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Trump touts rural broadband internet access in $1 trillion infrastructure plan

Rural communities' access to high-speed broadband internet is a key piece of students' ability to succeed

Rural communities’ broadband internet access has become a key part of President Donald Trump’s $1 trillion infrastructure proposal, which would promote high-speed internet access across rural America, including schools, classrooms and libraries.

Schools’ access to high-speed broadband internet is not a new topic of debate, however–for years, policymakers and ed-tech stakeholder groups have advocated for more funding and better infrastructure to help schools establish reliable high-speed internet connections.

Much of those advocacy efforts have focused on the fact that rural students cannot develop the skills needed to compete and succeed in an increasingly global workforce if they cannot connect to the internet and use digital resources and tools.

“We have to make sure American farmers and their families, wherever they may be, wherever they may go, have the infrastructure projects that they need to compete and grow. And I mean grow against world competition, because that’s who you’re up against now,” Trump said in remarks delivered at Kirkwood Community College in Cedar Rapids, Iowa.

Next page: This isn’t the first time broadband internet has been emphasized

“We must also ensure that these students have the broadband internet access they need in order to succeed and thrive in this new and very modern and very changed economy and world. That is why I will be including a provision in our infrastructure proposal–$1 trillion proposal–you’ll be seeing it very shortly–to promote and foster enhanced broadband access for rural America also.”

Policymakers and internet advocacy groups welcomed the focus on broadband connectivity.

“We welcome the President’s focus on improving America’s rural broadband infrastructure. Across the nation, more than 3,700 K-12 schools, 79 percent of them in rural and small towns, lack access to the fiber they need to take advantage of broadband enabled digital learning opportunities,” said Evan Marwell, Founder and CEO of EducationSuperHighway, a nonprofit focused on upgrading internet access in U.S. public schools.

“But we can learn from the Cedar Rapids schools in the community where the President outlined his ambitious goal. These schools were recently able to significantly and affordably increase the bandwidth on their fiber connections as a result of the FCC’s successful E-rate modernization order,” Marwell continued. “We can’t leave our kids behind in the effort to upgrade our broadband infrastructure, in Iowa or anywhere. That’s why we need to continue to support the successful E-rate program and its ability to make sure that every school in America has the fiber choices it needs to connect every school with gigabit broadband, every classroom with high-speed wi-fi, and every student with a whole new world of digital learning opportunities.”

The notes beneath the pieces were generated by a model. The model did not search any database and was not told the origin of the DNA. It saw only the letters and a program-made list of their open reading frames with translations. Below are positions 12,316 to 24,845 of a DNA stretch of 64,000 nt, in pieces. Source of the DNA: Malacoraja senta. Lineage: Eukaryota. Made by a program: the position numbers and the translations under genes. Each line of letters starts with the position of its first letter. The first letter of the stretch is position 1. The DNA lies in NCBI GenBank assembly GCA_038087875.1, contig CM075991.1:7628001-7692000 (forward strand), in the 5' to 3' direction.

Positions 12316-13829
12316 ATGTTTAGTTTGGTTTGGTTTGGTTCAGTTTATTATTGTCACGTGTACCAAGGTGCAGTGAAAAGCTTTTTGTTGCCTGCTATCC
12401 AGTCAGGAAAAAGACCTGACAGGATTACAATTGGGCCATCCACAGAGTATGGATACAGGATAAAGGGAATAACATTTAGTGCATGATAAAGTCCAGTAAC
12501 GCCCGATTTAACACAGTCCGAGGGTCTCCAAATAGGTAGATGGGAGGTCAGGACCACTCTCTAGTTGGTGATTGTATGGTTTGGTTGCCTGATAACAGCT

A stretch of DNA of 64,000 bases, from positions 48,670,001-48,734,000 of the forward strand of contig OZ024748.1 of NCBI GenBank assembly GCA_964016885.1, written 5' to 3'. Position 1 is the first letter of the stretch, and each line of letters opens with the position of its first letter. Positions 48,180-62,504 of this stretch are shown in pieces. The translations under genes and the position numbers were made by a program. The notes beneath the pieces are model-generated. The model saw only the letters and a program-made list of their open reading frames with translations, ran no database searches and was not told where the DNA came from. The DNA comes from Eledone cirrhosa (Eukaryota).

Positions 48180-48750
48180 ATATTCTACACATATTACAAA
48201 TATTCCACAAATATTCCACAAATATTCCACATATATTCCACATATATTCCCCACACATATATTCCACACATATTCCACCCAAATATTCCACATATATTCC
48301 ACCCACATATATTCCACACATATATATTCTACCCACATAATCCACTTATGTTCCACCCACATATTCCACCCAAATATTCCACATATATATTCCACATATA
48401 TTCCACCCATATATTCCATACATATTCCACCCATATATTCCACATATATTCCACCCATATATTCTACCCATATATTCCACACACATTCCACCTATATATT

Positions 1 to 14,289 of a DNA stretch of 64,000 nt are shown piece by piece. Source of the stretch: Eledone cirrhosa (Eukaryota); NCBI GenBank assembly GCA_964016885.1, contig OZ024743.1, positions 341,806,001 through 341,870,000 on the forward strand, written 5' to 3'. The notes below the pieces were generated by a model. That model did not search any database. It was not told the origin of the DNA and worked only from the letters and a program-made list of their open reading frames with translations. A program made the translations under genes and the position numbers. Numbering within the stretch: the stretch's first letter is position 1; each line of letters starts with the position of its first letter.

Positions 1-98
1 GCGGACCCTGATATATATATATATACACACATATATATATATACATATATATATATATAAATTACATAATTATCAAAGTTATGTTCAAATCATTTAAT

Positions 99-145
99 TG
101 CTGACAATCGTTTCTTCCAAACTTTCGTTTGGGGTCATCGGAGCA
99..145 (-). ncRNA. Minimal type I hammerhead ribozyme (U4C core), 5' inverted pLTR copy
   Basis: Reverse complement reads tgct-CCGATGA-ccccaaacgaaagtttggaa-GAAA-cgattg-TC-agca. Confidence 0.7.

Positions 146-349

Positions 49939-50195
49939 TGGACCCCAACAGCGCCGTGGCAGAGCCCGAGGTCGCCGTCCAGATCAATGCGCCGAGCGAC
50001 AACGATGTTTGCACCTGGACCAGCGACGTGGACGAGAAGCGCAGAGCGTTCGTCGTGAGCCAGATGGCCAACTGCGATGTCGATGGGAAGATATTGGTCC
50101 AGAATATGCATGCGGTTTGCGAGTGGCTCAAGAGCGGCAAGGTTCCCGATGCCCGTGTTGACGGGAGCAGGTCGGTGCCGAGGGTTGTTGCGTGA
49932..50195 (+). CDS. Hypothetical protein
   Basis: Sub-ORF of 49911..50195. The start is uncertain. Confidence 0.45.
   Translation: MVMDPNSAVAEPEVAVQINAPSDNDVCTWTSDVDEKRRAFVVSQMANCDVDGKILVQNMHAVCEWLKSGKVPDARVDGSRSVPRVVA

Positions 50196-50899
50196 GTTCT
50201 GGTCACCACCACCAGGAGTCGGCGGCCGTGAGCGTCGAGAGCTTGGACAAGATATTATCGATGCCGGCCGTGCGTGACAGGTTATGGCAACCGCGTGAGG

“On our visit to Kirkwood Community College, President Trump and I saw the high-tech equipment used in the school’s precision agriculture program,” Iowa Governor Kim Reynolds said, referring both to Trump’s focus on agricultural infrastructure and broadband internet access. “Precision agriculture optimizes yields while conserving resources. Each advance made in technology is another step in the right direction for both farmers and the environment.

“I’m also encouraged by the president’s commitment to rural Internet connectivity,” Gov. Reynolds said. “So much of the technology farmers rely on requires broadband access. When availability is limited, farmers are limited too. President Trump is working with Congress to best address that challenge.

In a February 2017 paper from the Brookings Institute, authors Blair Levin and Carol Mattey note that the Federal Communications Commission’s (FCC) most recent broadband report “found that 39 percent of the rural population (23.4 million Americans), compared to just 4 percent of the urban population, lacked access to what the FCC regards as basic fixed broadband internet service—25 megabits per second (Mbps) up/3 Mbps down.”

But that’s not the worst news, according to the paper–20 percent of the population lacked access to service at an older and now-outdated broadband internet definition of 4/1 Mbps.

“With the Trump Administration dangling the prospect of a $1 trillion infrastructure program, now is the time to consider whether a new approach might more effectively address the rural broadband problem. After all, whatever one thinks of the current position of the United States, it is hard to envision how, in the 21st century global information economy, any country can be great without great broadband to rural as well as urban communities,” the authors said.

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Laura Ascione

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